[Updated on 2010-09-18]
The Pure Digital Flip camcorder arrived in 2006 created defined a new segment for camcorders: ultra-convenient, Low-cost, super-easy, reliable video capture. There are so many competitors in this space, choosing is getting difficult. So, based on my experiences here’s a guide on what to look for when thinking about buying on of these devices.
Resolution: 720 or 1080?
Anything less than capturing at 1280x720 is simply unacceptable. So, now we must consider if having 1920x1080 a deal-breaker or not. For my personal use, I’ve found 1280x720 is sufficient (for now). My reasoning is simple. In this class of devices you aren’t going to get good enough video quality where 1080 makes a huge difference. Also, we must keep in mind the increased requirements for storage and processing power needed to handle 1080 video.
I have to be honest that regardless of what any of the manufacturers say, low-light for these devices is never great. At best I can say they perform (as a class) acceptably – and I found a slight edge with the Vado HD over the Flip Ultra.
Below is example from the original Vado HD. The location is dark but the band (my favorite cover band in Seattle) is very well-lit.
Now look at the video below. Same band. Same camcorder (Vado HD). But this time it’s in a different location and I’m a little further away and the band is not as well lit.
Situations with such low light will always stress out any camcorder. Let’s try something indoors. The video below was taken with a Flip Ultra HD. Given the results above I expected better from the Flip but I believe the results are typical for these class of devices in this scenario.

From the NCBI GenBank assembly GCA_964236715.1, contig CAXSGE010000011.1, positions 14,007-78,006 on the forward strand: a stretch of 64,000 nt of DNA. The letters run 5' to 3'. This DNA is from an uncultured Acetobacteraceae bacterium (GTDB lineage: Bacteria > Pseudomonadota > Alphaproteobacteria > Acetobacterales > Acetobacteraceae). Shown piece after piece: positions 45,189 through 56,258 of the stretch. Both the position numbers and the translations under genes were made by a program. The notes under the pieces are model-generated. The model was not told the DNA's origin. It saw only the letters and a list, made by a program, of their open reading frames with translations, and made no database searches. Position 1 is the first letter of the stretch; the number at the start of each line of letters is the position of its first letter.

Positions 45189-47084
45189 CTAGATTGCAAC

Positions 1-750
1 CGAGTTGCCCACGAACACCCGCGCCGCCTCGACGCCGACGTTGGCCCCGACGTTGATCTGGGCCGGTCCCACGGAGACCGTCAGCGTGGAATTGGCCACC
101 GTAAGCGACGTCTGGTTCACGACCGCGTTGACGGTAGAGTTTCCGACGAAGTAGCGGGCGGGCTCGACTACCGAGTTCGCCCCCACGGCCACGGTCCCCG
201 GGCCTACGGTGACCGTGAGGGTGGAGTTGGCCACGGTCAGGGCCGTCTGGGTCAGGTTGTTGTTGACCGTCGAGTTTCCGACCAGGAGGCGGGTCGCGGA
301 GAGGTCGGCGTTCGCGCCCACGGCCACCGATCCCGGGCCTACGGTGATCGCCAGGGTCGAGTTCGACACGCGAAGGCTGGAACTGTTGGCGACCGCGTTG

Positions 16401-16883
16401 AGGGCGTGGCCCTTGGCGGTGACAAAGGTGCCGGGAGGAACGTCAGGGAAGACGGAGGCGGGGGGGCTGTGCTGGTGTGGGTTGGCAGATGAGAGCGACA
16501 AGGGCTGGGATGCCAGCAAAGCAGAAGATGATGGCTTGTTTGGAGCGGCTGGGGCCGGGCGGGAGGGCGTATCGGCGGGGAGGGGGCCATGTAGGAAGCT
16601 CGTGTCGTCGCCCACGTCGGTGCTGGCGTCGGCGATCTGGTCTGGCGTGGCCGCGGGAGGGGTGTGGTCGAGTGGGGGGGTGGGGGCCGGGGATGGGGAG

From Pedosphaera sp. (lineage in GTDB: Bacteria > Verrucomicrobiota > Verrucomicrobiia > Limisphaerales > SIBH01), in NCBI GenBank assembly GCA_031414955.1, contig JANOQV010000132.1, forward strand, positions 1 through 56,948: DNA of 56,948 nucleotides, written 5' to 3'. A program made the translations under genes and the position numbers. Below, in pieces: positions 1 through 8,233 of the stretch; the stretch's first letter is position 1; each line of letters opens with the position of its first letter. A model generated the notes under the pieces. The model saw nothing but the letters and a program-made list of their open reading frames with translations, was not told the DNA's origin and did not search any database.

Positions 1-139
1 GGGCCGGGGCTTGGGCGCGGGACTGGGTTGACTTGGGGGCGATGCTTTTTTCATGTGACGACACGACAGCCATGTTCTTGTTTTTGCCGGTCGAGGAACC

Here’s another situation with real-world lighting conditions. I recorded this with my first generation Vado and was very pleased with the results.
The standard for these devices that you should use is the ability to record 2 Hours of decent quality HD video. I would not recommend any device that offered less than that. Roughly speaking this means you’ll have to have at least 8GB of built-in storage and a battery that will last long enough one one charge. At least with my experience with the Vado HD I can say that I have done this several times and gotten slightly more than 2 hours of HD on a full charge.
Being able to add cards to the device to expand its storage, is I feel a NICE-TO-HAVE feature, though for some it will be a MUST. Frankly I believe adding a feature like this works against the simplicity of these devices.
There are cases you might need to see the video on a TV and so having and HDMI output will be very useful. If it is a critical feature for you, there are two questions you’ll need to ask when evaluating these devices. First, does it support HDMI output? (Many do). Second, does the device come with the necessary HDMI cable in the box. If not, you’ll need to factor that cost.
Field of View
This varies per camcorder but it’s a characteristic you’ll want to be very aware of. Comparing the Vado HD and the FlipUltra will clarify the issue. Imagine holding the camcorder out at arms length but pointing it backwards so that it is recording your face. How much of your face will you see compared to the background.
The pictures below are exaggerated for effect.
With the vado you’ll see something like this.
With the FlipUltra you’ll see a shot that’s closer on your face
You may or may not find this to be an issue. In either case, remember try out the camcorder at a retailer before you buy and think about how you will be using the camcorder.
To see how these two camcorders compare watch this video don by Chris Grace in Vimeo. In this case Chris is disucssing the Flip MinoHD and not the FlipUltra but both camcorders have the same issue about field of view.
Viewing and Editing with your preferred Software